Comptroller: One-Third Of MTA Express Buses Are Late, Especially In Southern Brooklyn

Photo via streetcar-press via Flickr
Photo via Flickr/streetcar-press

Apparently the X in X27 stands for extra late.

Three MTA express buses connecting Southern Brooklyn with Midtown, Manhattan — the BM1, X27 and X28 — show up late 33.7 percent of the time, according to an audit released Thursday by Comptroller Scott Stringer.

The BM1 transports riders from Mill Basin; the X28 connects Seagate and Bensonhurst to Manhattan; and the X27 serves Bay Ridge.

Across the city, the audit found that sampled express buses were not on time more than 30 percent of the time and commuters waited anywhere from 6 to 28 minutes after a scheduled departure time for the next available bus.

Brooklyn and Staten Island buses were the least reliable, accounting for nearly 40 percent of complaints about delays. Staten Island’s X1 and X17 buses displayed the worst performance, leaving either too late or too early an average of 35.9 percent of the time.

“We live in the greatest City in the world and we need a mass transit system that reflects that,” Stringer said. “Millions of New Yorkers rely on express buses each year. When one out of every three buses is not on time, it impacts every borough and hits at our City’s economic competitiveness. New York City already has the longest workday in the country – our express buses should be a part of the solution, not the problem.”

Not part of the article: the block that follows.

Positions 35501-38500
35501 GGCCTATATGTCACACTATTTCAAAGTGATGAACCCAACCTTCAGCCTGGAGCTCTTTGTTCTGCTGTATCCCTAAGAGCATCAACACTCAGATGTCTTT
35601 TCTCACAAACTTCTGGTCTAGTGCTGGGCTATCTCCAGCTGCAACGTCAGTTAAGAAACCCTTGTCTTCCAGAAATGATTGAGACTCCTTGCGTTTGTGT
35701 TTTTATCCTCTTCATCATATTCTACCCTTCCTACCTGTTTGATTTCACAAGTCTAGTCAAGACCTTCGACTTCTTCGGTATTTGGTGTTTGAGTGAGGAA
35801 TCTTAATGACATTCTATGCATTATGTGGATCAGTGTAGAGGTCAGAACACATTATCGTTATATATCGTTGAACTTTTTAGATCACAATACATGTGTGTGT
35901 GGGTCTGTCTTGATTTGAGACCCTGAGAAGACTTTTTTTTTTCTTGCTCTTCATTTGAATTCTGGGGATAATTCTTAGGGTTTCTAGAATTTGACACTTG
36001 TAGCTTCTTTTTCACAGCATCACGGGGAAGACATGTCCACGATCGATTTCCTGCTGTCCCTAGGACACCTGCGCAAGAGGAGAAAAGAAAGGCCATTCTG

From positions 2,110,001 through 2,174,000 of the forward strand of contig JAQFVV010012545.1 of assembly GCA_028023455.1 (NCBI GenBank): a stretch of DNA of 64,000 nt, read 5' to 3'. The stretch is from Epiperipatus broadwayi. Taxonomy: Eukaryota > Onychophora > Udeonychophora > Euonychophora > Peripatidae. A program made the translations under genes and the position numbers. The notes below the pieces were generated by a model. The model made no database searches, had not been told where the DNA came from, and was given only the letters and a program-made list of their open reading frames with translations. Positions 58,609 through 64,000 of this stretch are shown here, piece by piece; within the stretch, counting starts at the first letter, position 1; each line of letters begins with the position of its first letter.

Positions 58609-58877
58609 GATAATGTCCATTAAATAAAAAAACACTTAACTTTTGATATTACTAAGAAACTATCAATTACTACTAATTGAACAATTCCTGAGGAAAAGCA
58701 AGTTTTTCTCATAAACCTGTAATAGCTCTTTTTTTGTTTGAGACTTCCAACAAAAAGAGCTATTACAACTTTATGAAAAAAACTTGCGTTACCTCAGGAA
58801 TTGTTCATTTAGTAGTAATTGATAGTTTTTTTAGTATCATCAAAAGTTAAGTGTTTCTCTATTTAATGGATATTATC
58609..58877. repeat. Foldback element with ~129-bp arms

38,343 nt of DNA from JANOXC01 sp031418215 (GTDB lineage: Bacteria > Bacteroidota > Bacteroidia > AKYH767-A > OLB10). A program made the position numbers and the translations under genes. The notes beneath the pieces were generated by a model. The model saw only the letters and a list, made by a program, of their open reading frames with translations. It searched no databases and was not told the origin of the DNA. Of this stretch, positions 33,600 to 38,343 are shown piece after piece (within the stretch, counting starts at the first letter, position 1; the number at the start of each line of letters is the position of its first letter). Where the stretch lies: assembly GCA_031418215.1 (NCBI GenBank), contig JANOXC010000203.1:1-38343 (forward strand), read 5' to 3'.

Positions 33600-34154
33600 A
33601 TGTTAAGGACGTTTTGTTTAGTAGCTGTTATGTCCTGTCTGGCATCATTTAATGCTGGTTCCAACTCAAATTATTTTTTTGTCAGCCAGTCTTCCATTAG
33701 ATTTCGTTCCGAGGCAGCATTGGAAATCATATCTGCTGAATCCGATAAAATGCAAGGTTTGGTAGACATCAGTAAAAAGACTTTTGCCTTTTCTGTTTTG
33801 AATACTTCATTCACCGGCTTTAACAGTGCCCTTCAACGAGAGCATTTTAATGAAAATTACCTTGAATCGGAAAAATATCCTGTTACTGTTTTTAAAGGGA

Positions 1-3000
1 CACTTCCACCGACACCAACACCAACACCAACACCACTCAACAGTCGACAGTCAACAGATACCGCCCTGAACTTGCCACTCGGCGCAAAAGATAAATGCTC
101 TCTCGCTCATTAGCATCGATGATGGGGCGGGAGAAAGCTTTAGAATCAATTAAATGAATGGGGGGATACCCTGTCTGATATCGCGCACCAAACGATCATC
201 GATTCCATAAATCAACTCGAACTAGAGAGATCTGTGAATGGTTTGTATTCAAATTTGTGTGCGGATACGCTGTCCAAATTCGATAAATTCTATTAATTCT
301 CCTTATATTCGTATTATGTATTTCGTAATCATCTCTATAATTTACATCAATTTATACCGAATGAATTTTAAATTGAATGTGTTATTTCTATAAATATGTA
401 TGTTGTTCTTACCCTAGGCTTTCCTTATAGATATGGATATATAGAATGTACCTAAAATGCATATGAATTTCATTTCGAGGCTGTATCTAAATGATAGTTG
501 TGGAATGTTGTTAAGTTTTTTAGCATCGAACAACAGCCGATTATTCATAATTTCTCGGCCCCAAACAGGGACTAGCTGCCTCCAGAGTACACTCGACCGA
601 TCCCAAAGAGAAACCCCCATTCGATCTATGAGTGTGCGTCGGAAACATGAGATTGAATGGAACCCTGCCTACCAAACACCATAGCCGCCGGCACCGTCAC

The audit also found that in 2014, the MTA began to monitor performance using two systems: Bus Trek, which tracks the timeliness of express buses, and Customer Relationship Management (CRM), which enables the MTA to track customer complaints more effectively. However, the MTA has still not set publicly reported on-time performance targets, Stringer said.

The audit examined timeliness, wheelchair functionality, and customer satisfaction of express buses. Auditors observed 12 different express bus routes at the first and last stop of each line in the originating borough during the morning and/or afternoon rush hours from October 2013 through December 2013, and measured whether buses left before, on time, or later than scheduled.

MTA officials agreed with four out of five of the Comptroller’s recommendations to improve performance, which included defining wheelchair lift and ramp cycling procedures for all buses and to continue utilizing Bus Trek and CRM. Officials did not immediately agree with the recommendation to develop performance targets for express buses and to publicly report progress toward meeting those targets.

A spokesperson for the MTA said that while the agency strives to achieve faster travel times, more evenly spaced arrivals, and better customer service, focusing on arrival times was missing the point.

“While we use On-Time Performance (OTP) data internally to assist us in benchmarking our service management and schedule making, OTP is not the best measure of the customer experience,” said MTA spokesman Kevin Ortiz. “We focus more on the evenness of service, or wait assessment. In other words, how long a customer waits for a bus. Wait assessment is what we will continue to focus on, not OTP, because customers generally arrive at their boarding locations at a continuous rate and their primary concern is that we have even service, not if specific buses are meeting their scheduled times.”

Ortiz added that the MTA has no control over factors such as traffic and road conditions.

Correction: A previous version of this article said X27 serves Bensonhurst. It serves Bay Ridge.


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